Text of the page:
The truth is, Intel won't let just anybody have an x86 license, and it certainly won't grant access to its horde of patents and technology to just anybody (only AMD (AMD) gets that right). Nvidia tried to force its way into a license via lawsuits, but failed. However, Nvidia and others got a break with ARM.
See, the great thing about the ARM instruction set is that it has been around for a long time. This has given rise to the software support (compilers, operating systems, profilers, etc.) that is needed for an instruction set to be successful. With the smartphone revolution, and as transistors shrunk significantly, ARM processors became "fast enough" to be used in real computing devices, so mainstream platforms such as Google's (GOOG) Android and Apple's were now building enormous ARM-compatible software bases. This was finally a viable competitive challenge to Intel and its x86 dominance in the client space.
However, the server space is quite different. The software here is designed for x86-64, and this is very meticulous, hand-optimized code that has been maintained and updated over many years. All the neat tricks to squeeze every last ounce of juice from these Intel and AMD processors is there in the code. So switching from x86 to ARM on an instruction set level would be extremely painful, especially for mission-critical data centers.
Now, if there were a real reason to do the switch, then it could be viable. The problem is, there isn't. On the most recent conference call, when addressing the threat of ARM competitors in the micro-server space, CEO Paul Otellini was very blunt:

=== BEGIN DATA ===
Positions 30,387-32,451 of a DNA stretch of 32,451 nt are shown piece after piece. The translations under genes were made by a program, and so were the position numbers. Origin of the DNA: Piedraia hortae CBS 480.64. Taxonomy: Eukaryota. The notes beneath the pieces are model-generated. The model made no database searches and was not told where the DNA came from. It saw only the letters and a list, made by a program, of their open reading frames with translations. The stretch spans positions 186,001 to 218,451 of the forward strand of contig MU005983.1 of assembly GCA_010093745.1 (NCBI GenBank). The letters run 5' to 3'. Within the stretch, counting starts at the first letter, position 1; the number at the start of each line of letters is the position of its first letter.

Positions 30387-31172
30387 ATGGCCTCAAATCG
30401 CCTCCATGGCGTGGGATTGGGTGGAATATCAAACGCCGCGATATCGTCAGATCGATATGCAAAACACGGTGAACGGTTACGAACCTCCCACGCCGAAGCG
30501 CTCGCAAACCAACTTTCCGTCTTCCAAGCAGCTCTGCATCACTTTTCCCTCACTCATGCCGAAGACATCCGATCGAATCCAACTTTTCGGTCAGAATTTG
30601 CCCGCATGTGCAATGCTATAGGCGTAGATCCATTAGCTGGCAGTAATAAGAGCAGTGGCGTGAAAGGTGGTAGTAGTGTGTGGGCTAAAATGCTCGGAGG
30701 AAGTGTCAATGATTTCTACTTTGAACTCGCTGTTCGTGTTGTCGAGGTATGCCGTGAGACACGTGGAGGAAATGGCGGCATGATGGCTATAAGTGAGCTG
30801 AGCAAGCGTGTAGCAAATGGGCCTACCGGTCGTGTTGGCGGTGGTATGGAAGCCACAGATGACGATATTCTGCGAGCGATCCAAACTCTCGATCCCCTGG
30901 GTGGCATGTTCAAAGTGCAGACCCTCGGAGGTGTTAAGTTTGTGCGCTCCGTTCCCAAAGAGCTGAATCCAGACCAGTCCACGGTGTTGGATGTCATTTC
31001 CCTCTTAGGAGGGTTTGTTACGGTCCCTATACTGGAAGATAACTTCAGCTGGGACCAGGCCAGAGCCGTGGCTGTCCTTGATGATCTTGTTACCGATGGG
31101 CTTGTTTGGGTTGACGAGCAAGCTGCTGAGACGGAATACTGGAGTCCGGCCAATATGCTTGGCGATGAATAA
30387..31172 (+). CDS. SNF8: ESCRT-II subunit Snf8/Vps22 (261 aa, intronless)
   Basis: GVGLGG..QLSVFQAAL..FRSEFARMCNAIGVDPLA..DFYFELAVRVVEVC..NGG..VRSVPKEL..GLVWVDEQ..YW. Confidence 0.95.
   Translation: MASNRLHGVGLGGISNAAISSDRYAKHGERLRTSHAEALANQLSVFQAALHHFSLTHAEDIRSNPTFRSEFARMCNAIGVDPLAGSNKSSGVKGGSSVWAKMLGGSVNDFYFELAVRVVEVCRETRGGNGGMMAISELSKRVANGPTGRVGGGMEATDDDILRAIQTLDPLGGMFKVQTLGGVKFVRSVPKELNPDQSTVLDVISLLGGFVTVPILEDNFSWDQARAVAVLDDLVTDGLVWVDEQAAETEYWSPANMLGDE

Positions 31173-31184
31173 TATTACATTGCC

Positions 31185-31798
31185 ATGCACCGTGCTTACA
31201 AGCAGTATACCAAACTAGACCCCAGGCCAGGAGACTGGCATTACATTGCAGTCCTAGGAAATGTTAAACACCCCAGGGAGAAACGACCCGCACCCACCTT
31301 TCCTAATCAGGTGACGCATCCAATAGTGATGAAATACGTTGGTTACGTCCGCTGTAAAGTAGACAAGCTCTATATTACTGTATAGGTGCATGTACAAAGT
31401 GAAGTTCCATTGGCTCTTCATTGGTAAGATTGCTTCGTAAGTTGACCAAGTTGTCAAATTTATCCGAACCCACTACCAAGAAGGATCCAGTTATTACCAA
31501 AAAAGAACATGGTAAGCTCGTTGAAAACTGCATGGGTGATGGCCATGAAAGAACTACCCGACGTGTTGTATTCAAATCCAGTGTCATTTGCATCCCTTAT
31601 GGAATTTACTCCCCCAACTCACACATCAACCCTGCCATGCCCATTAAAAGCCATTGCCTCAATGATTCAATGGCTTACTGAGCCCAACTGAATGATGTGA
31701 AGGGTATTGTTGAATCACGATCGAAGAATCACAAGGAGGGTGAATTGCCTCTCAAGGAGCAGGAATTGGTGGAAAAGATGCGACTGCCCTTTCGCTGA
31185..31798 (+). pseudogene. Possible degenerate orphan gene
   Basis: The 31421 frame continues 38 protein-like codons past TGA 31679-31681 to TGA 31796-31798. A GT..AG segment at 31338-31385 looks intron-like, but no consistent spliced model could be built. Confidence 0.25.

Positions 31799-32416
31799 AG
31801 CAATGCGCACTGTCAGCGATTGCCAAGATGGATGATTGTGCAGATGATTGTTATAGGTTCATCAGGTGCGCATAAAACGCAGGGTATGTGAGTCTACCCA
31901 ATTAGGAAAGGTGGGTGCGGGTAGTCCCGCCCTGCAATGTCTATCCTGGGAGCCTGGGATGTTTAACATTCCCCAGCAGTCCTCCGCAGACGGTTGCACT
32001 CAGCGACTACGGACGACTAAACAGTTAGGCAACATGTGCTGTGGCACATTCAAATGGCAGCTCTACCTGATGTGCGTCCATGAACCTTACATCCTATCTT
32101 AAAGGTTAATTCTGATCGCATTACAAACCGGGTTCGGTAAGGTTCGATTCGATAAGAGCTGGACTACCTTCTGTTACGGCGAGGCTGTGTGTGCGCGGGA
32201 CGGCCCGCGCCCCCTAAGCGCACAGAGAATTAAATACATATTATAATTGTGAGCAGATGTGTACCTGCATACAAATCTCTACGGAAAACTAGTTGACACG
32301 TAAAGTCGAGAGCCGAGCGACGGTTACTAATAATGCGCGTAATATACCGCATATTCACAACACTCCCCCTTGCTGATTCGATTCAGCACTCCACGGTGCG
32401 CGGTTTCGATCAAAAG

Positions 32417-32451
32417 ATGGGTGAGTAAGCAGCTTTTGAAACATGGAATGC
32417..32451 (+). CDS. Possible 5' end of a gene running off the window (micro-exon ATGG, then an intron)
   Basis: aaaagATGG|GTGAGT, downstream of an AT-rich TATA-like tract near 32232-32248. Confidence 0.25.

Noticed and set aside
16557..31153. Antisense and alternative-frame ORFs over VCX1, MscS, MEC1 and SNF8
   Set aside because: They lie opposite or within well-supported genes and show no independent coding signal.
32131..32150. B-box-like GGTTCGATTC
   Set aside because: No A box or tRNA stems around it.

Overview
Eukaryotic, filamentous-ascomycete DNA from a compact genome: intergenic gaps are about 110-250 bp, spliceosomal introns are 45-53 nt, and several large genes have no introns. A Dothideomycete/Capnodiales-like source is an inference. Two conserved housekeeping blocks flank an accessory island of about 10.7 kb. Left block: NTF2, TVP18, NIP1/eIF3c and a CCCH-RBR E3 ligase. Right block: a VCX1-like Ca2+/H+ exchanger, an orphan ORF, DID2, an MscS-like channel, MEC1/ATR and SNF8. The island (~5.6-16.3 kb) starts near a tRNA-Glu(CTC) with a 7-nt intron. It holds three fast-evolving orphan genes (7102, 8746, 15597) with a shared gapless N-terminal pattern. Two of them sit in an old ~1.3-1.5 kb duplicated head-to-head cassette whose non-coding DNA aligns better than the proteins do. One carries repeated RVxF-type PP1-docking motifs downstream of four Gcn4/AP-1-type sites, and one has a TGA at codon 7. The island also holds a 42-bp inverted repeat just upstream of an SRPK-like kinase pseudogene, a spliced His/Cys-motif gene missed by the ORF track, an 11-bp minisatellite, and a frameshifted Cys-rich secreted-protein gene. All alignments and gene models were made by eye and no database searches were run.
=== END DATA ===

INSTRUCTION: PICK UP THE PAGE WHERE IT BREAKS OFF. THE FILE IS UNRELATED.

We've got out second generation of the Atom micro-server chips out now, the first one is on 32-nanometers. Now we're sampling the 22-nanometer one and what we've decided is that we are just going to push Atom as hard as possible in this space, and have it be a better offering for our customers than having to switch all their software and worry about all the reliability features.
Now, to further add salt to the wound, there have been some very convenient "leaks" of the details of Intel's next generation "Avoton," the 22nm Atom system-on-chip. These will feature between 2-8 cores and consume only between 5W - 20W depending on the particular model. It is likely that these products will be very good on a performance/watt basis, as the current 32nm Atom - based on a 5 year old micro-architecture - is still very competitive with the latest ARM designs. If this is the case, there will not be a compelling enough reason for the data centers to ditch the current code base for brand new, unproven platforms from much smaller players.
Don't buy the hype until you understand the facts. Intel is not competing with ARM. It is competing with the server system-on-chip designers such as Calxeda, Applied Micro, Nvidia, and Marvell (MRVL). While the ARM-in-servers push could be successful in the case of great innovation from these players coupled with a fumbling from Intel, the ARM guys have a big mountain to hike. Intel has the resources, process technology, and experience to corner any space of the server market that it wants.
The "Nehalem-EX" and "Westmere-EX" chips made significant inroads in the "big iron" segment of the server market traditionally dominated by IBM's (IBM) POWER and Oracle's (ORCL) SPARC. The "Nehalem-EP," "Westmere-EP," and now "Sandy Bridge-EP" chips dominate the 2-way and 4-way server and worksatation segments. Is it really wise to doubt that Intel will make significant inroads in the micro-server space, especially as it pushes aggressively to develop low power designs for the smartphone and tablet spaces?